Sunday, 6 November 2011

Three Useful Artifical Languages to Learn

There are perhaps as many artificial languages (auxlangs) in the world as natural languages. Unfortunately, only a few of these languages have more than a dozen speakers. With perhaps more speakers than all the other auxlangs combined, Esperanto has been the queen of the field for the past 100 years. 

Other than Esperanto there are many exciting auxlangs and conlangs. For instance, one of them (Toki Pona) doesn't have more than 123 words to talk about everything in the world, while the vocabulary of another (Sambahsa) is inspired from proto-Indo-European (a language believed to be the mother of all Indo-European languages) and still there is a third (Lojban) that claims to have the most logical grammar. 

Exciting as these languages are, I wonder if an ordinary guy on the street has much use of them. To my knowledge there exist only three languages, that you can put to some practical use after learning and these are: 

1. Interlingua

It's my personal favourite. If you are reading this, you will find Interlingua the most familiar. It has its vocabulary extracted from the five major world languages namely English, French, Italian, Portuguese and Spanish. Add to that occasional sprinkling of words from German and Russian and you get a language that, with the exception of the Middle East and the Far East, can be used everywhere. 

It is common to hear that there are exceptions and irregularities in Interlingua. Fortunately, you won't even notice them if you speak any of the source languages. How many of you would raise eyebrows on reading that Interlingua es is 'is' and son is 'are'? This is perfectly natural, isn't it?

There are two major advantages of learning Interlingua: 

  • You get an insight into how Romance languages work and after spending a few months you begin to get the gist of texts in source languages (except English).
  • Your English vocabulary takes a boost.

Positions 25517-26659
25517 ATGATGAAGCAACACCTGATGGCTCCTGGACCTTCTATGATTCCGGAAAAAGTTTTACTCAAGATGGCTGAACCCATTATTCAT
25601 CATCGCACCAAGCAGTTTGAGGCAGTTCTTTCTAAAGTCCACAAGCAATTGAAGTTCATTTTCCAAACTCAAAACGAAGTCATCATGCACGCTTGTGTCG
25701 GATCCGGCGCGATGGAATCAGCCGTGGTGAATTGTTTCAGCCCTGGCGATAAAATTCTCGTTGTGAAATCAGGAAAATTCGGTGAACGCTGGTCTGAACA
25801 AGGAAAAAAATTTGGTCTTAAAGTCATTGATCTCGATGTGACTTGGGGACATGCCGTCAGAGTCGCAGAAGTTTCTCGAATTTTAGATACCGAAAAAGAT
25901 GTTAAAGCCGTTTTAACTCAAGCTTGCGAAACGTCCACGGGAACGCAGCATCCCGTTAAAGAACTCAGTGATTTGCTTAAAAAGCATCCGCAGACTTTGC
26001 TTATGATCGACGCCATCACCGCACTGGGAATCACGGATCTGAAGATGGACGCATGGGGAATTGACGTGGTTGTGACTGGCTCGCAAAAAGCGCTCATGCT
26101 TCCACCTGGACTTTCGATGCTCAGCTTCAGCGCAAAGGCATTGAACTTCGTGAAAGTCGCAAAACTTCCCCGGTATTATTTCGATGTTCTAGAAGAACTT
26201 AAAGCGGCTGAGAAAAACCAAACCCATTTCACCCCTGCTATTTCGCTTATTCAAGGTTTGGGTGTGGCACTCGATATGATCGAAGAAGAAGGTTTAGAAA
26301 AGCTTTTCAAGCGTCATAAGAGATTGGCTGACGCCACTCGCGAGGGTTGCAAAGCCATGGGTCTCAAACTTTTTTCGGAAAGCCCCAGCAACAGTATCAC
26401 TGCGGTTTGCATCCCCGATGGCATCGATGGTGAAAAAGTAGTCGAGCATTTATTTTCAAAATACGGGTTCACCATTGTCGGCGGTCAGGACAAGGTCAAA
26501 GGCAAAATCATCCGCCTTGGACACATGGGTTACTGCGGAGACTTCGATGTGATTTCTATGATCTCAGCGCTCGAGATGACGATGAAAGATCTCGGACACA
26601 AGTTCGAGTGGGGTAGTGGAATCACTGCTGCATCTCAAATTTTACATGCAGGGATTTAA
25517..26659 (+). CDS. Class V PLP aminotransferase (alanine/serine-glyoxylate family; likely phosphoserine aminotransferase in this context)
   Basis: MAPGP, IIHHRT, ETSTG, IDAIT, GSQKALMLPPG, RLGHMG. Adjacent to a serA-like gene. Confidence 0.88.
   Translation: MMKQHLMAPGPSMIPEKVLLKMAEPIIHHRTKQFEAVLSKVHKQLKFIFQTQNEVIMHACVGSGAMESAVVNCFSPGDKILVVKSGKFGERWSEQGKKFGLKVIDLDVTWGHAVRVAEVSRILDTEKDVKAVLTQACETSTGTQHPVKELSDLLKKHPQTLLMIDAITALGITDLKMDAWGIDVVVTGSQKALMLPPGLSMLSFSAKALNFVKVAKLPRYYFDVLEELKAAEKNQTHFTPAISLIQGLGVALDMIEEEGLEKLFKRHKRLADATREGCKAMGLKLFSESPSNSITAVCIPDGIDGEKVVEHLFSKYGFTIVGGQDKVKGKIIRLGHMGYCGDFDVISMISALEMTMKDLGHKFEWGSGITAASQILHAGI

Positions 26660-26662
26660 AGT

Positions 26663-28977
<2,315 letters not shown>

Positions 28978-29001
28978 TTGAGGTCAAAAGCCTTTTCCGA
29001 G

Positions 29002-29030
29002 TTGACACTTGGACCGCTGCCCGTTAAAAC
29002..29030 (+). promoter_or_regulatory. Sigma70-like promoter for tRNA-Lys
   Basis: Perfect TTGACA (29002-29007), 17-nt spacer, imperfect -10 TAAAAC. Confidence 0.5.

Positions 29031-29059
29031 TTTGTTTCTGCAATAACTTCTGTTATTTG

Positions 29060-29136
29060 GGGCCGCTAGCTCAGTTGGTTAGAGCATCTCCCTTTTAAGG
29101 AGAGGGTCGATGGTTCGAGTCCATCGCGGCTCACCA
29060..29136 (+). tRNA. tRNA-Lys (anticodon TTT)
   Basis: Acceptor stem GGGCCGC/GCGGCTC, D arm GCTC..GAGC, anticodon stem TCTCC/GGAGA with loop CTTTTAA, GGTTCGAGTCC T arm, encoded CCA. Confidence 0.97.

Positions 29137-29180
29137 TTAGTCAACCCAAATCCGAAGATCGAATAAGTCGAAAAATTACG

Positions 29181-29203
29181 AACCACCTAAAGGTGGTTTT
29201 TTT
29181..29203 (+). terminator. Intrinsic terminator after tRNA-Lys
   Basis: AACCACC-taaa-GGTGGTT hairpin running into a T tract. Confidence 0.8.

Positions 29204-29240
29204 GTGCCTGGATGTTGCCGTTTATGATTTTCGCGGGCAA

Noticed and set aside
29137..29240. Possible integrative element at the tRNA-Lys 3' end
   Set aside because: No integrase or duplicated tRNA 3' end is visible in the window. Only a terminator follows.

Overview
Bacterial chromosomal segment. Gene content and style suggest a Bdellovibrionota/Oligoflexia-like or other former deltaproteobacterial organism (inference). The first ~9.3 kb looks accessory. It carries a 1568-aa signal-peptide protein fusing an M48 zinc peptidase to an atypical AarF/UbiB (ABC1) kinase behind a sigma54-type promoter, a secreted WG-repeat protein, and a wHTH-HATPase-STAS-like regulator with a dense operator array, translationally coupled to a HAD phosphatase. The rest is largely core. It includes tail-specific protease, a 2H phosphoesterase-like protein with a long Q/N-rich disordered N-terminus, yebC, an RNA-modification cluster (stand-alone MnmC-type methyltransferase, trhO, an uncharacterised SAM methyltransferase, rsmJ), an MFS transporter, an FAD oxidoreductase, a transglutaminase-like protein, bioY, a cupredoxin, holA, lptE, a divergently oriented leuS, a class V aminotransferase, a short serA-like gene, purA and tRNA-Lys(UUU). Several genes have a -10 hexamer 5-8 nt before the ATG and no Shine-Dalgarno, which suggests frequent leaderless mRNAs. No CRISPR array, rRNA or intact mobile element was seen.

2. Slovianski

They call it the Slavic counterpart of Interlingua. The methodology of extracting vocabulary is more of less the same but there are more source languages - Russian, Ukrainian, Belarusian, Polish, Czech, Slovak, Serbian, Bosnian, Croatian, Slovene, Bularian and Macedonian - and all of them are Slavic. A grammar of the language is available on this website but I haven't found any lessons yet. Therefore, I don't know how much it will help you in the understanding of Slavic languages. However, when I showed a few Slovianski sentences to a Russian friend, he understood almost everything.

Just like Interlingua, there are irregularities and exceptions. The difference is: we will feel the pinch this time!

And it should give you a taste of writing and reading in Slavic languages within a few months of study.

3. Esperanto

Esperanto doesn't help you understand any language. It looks ugly. The Chinese, Japanese and Koreans don't find it easy. Most speakers of the language prefer to talk about Esperanto than any other topic and they look down on other artificial languages, often calling it a "waste" of time and energy. Still, it among the three and the reason it the strength of its speakers. They are spread all over the globe and by even the most conservative estimates, there are at least 10,000 of them.

There are lots of books in Esperanto and if your dream is to see the world but you are tight on cash, Pasporta Servo (Passport Service) can help you. Through Esperanto, I have talked to people from China, Lithuania, Romania and the Democratic Republic of Congo and have learned how similar we are. But again, even here discussion about Esperanto takes at least 10% of the time.

Therefore if you are looking for a way so that you can start talking to people from all over the world without using Google Translate, Esperanto is the way to go.

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I wanted to add Frenkisch too but I don't think it's ready yet and I don't know a non-English Germanic language speaker who can tell me how effective the language is.